Childhood trauma and cortisol

response to the Trier Social Stress Test

in symptomatic patients with eating


F. Marciello

1 ,

, V.-M. Buonomenna


, V. Caivano


, G. Cascino



G. D’Agostino


, D. Nunziata


, P. Monteleone



Second University of Naples, Department of Psychiatry, Naples, Italy


University of Salerno, Department of Medicine–Surgery and

Dentistry “Scuola Medica Salernitana”–Section of Neurosciences,

Salerno, Italy

Corresponding author.


Childhood trauma exposure is associated with the

risk of eating disorders (EDs) in adulthood. The biological basis of

this link may involve a persistent dysregulation of the endogenous

stress response system, in particular the hypothalamic-pituitary-

adrenal (HPA) axis, as a consequence of early life maltreatment.


Adult patients with EDs and history of childhood

trauma may have a dysregulation of the HPA axis that could be

different from EDs patients without childhood trauma exposure.


In order to assess the effects of childhood trauma experi-

ences onHPA-axis activity in EDs, we compared the salivary cortisol

response to the Trier Social Stress Test (TSST) of adult patients with

EDs according to their history of childhood trauma.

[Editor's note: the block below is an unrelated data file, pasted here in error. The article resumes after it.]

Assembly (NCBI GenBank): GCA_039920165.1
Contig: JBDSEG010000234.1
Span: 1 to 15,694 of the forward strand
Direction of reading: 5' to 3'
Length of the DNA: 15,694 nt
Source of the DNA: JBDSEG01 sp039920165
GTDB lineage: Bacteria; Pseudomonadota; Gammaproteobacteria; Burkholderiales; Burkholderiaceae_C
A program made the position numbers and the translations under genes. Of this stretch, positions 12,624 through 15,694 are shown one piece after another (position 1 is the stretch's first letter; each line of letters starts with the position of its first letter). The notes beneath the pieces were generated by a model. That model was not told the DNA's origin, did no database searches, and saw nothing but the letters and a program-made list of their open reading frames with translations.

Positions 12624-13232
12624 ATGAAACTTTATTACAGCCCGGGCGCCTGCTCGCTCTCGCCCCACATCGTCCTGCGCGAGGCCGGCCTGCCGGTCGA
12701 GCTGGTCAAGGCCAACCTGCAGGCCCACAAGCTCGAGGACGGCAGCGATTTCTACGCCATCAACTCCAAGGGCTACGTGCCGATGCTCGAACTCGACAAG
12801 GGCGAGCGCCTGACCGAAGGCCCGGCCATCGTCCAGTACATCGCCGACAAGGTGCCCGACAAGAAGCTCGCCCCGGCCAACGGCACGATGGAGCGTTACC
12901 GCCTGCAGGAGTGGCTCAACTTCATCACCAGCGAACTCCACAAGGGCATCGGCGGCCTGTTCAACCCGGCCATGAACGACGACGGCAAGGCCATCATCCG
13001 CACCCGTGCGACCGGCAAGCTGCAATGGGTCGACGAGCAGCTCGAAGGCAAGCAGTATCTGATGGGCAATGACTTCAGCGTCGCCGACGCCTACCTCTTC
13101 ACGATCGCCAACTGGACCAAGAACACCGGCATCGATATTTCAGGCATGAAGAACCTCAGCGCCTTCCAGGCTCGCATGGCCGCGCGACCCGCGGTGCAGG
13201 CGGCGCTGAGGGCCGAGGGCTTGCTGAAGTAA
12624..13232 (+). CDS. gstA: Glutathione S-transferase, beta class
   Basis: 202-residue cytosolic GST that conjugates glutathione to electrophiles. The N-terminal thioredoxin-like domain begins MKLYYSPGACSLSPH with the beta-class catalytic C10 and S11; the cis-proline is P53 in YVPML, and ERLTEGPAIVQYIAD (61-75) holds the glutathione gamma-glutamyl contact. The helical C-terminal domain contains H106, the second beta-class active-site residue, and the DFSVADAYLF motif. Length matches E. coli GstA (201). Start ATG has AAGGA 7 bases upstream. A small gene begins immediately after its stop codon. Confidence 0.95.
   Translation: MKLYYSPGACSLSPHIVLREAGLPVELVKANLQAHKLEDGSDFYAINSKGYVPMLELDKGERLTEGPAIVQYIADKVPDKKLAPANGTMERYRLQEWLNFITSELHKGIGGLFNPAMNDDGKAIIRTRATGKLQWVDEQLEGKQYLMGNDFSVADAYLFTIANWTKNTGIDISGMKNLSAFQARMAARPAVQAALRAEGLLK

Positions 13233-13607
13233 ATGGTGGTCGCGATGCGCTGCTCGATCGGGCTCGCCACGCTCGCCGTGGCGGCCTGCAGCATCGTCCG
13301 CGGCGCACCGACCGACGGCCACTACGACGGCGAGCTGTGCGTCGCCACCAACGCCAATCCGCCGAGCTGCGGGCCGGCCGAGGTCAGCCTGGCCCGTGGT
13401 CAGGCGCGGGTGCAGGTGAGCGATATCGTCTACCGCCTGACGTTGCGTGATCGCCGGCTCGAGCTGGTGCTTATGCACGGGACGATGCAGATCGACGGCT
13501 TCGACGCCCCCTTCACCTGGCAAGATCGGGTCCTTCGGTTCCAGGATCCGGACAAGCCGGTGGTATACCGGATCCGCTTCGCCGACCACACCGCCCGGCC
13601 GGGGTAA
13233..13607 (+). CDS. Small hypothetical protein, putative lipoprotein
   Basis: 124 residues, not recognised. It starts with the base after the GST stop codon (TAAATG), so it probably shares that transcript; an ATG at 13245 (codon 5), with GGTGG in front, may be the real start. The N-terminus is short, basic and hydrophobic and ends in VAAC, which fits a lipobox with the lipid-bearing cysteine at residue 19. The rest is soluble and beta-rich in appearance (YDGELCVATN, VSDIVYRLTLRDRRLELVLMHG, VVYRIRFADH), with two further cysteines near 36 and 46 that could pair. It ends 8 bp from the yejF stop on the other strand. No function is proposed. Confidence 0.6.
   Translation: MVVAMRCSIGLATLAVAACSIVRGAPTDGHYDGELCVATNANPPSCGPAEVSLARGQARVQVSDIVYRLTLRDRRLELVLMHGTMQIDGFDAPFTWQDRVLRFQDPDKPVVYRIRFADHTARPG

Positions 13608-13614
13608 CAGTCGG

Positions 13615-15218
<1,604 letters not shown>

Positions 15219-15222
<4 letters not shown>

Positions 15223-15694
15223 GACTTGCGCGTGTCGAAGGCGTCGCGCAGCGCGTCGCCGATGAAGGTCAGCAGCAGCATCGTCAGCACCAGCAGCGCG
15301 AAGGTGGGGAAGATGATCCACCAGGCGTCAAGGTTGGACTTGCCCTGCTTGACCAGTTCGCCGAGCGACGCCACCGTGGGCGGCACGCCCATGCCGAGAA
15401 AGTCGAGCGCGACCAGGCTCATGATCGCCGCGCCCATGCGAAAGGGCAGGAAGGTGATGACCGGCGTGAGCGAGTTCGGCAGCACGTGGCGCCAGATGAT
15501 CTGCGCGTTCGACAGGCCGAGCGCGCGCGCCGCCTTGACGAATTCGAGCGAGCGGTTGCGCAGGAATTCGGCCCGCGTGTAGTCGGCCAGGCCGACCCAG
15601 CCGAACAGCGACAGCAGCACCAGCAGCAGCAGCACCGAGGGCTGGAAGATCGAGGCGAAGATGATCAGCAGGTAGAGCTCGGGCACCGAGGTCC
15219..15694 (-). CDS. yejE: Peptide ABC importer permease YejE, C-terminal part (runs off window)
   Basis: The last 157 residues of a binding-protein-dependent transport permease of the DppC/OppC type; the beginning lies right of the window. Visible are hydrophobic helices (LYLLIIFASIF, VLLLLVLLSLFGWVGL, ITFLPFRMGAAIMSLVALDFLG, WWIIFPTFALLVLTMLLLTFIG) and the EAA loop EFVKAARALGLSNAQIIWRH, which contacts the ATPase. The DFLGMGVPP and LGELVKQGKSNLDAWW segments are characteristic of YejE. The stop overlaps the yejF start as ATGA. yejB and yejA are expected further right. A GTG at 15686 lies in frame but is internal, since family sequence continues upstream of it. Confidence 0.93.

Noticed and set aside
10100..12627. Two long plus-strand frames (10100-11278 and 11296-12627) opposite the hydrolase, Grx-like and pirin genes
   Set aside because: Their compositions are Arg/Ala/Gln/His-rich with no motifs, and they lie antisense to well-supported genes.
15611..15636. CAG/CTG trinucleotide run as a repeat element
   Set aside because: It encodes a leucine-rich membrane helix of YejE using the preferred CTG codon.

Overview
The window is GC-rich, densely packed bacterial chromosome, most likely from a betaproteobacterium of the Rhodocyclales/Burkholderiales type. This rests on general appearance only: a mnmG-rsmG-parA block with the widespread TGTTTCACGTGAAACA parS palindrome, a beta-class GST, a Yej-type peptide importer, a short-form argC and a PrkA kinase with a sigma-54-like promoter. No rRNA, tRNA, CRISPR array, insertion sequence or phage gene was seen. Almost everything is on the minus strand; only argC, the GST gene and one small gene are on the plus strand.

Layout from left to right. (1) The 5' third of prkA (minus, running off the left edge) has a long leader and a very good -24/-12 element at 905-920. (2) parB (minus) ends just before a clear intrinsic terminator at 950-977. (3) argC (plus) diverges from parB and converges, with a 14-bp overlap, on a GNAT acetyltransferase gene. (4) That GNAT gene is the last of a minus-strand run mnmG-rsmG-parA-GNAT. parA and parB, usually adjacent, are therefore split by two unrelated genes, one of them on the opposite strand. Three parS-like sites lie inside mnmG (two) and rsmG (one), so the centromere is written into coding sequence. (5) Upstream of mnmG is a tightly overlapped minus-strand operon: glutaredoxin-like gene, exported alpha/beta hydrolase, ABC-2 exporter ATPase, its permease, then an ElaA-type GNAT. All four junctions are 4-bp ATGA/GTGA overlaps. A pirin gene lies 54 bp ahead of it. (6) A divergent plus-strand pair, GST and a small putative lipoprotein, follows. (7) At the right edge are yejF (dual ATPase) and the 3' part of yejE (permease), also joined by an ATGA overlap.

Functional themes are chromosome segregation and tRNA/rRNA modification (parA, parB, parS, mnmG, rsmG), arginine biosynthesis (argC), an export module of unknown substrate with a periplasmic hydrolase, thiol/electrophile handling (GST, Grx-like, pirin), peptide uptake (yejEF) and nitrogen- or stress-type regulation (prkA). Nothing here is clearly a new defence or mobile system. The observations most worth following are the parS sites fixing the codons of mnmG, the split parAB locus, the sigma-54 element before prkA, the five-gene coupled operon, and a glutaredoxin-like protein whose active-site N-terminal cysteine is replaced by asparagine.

Twenty-seven EDs patients and 13 healthy women

participated in the study. Salivary cortisol responses during expo-

sure to the TSST was measured. Participants also completed the

childhood trauma questionnaire (CTQ) and eating-related psy-

chopathological rating scales.


According to CTQ, 15 individuals with EDs reported child-

hood maltreatment whereas 12 EDs patients and all the healthy

women did not experience childhood maltreatment. Compared

with the control group, non-maltreated EDs patient group exhib-

ited a slightly enhanced cortisol response to TSST, whereas the

group of non-maltreated EDs patients showed a normal cortisol

response. Moreover, EDs patients with childhood maltreatment

exhibited statistically significant blunting of cortisol compared to

non-maltreated ones.


The present findings support the evidence that, in

patients with EDs, there is a dysregulation of HPA-axis activity and

that childhood trauma exposure may contribute to this dysregula-


Disclosure of interest

The authors have not supplied their decla-

ration of competing interest.